At a teacher’s conference, I once heard an alarming anecdote: that a recent study found that, of all jobs, teaching requires more “critical decisions” than any other profession save one, air trafﬁc controller. And there are times when I’m in the classroom and I feel as if I’m a conductor, leading a kind of orchestra but without any musical arrangements in front of me, directing and nudging and steering a literature conversation in a way that makes my students want to listen and be heard at the same time. When this goes well, it’s exhilarating and the 50-minute period passes in a moment. But there are days when it doesn’t go well, because of things I can control or things I cannot, and it takes all my energy to keep an honest face because no one spots a fake better than a 13-year- old. On these occasions, I power through, and as soon as the period is over, I walk down the hall to my wife’s room, and she’s nice enough to let me vent for a few minutes.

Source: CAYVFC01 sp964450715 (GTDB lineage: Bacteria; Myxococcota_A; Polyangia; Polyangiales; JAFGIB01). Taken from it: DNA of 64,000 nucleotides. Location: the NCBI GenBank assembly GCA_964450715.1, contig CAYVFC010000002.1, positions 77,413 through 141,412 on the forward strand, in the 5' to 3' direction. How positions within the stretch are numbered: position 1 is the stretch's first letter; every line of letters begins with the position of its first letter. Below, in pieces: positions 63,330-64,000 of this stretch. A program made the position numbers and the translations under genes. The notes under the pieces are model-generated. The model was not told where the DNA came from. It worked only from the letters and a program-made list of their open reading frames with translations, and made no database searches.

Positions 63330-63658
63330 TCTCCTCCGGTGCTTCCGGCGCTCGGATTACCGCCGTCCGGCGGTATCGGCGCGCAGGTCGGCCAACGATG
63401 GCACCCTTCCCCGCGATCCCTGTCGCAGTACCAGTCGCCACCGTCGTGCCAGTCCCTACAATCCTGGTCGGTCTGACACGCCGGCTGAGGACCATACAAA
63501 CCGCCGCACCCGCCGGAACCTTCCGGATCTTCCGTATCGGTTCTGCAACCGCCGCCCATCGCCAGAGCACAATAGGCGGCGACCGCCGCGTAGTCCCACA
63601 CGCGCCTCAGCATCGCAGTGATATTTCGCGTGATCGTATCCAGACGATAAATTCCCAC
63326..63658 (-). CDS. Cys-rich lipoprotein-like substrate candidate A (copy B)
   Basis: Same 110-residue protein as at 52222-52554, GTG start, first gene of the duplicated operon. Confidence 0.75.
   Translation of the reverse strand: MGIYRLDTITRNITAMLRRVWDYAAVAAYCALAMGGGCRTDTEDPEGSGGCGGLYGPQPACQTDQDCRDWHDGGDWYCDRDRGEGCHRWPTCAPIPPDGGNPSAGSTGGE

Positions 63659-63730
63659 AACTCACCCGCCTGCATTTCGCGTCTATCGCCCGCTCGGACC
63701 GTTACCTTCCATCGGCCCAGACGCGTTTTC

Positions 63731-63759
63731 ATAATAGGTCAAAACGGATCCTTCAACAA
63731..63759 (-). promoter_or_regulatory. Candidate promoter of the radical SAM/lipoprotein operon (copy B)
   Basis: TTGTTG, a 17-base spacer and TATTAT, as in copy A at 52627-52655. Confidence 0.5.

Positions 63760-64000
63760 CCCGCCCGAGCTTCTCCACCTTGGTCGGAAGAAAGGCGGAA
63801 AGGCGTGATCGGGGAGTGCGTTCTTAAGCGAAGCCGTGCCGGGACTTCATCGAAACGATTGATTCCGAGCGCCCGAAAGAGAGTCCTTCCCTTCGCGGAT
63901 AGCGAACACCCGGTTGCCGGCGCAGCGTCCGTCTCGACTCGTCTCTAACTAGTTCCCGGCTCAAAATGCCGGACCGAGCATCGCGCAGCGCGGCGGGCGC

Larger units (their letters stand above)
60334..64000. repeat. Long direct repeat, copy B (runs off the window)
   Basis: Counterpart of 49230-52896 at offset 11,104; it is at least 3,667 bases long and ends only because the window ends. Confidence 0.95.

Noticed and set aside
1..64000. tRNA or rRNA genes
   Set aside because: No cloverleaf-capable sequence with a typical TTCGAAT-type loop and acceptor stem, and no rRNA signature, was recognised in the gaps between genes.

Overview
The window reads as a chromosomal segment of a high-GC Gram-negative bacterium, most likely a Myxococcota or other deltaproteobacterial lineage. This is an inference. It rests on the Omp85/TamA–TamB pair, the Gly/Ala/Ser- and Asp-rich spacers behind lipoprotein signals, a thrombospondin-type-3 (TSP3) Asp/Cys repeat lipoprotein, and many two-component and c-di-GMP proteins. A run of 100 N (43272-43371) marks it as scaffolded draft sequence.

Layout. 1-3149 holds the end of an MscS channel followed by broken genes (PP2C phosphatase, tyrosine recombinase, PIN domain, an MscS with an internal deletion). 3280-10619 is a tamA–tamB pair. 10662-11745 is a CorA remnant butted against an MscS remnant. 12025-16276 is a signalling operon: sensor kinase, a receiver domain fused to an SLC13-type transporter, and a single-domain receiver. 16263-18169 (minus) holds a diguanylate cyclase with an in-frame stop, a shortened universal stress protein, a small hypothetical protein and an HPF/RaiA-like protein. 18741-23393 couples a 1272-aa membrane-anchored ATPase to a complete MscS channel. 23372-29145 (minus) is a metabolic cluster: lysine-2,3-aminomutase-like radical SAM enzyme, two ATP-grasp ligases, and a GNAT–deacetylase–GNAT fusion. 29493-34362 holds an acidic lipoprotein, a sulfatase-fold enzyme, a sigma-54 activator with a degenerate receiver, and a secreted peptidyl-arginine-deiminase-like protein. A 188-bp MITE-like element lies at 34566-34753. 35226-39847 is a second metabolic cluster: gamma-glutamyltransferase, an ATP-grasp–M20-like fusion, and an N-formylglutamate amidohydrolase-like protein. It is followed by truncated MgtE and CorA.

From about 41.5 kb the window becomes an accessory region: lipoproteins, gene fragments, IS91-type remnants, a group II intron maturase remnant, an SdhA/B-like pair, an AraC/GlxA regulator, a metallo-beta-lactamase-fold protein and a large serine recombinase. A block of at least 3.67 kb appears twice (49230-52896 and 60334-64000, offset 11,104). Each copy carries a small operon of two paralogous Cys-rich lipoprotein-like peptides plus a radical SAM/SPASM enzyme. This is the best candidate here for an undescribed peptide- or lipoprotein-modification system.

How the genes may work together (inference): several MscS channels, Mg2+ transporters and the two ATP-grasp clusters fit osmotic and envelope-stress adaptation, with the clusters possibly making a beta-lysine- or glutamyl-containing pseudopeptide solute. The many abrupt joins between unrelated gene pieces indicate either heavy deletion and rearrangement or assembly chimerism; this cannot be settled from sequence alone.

Being married to another teacher gives our lives an odd quality; it can be isolating. Neither of us knows what it’s like to work 12 months of the year. Last week, we had dinner with friends and I asked the husband what he had done that day. “I went to work,” he said, a little confused by my question. It was a Friday in July. It never would have occurred to me.
Certainly, there are times when we have to put down a dinner table decree and agree to set aside any talk of school. But it never lasts long. We love school! We love the rhythms of the calendar. We love the children. We still believe we are remarkably lucky that money appears in our bank account because we get to talk to them about stories. That we get to do that around each other, to collaborate and bounce ideas off each other, and that we also get to see plainly the differences in our approach to the job—these are perks on top of it all.
Yes, there are nights when we’re up late preparing for our classes, or for each other’s. But it’s well worth it.
Editor’s Note: Brandon Horner teaches middle school English at The Rumson Country Day School along with his wife, Cara. He also serves as Head of Secondary School Placement for RCDS.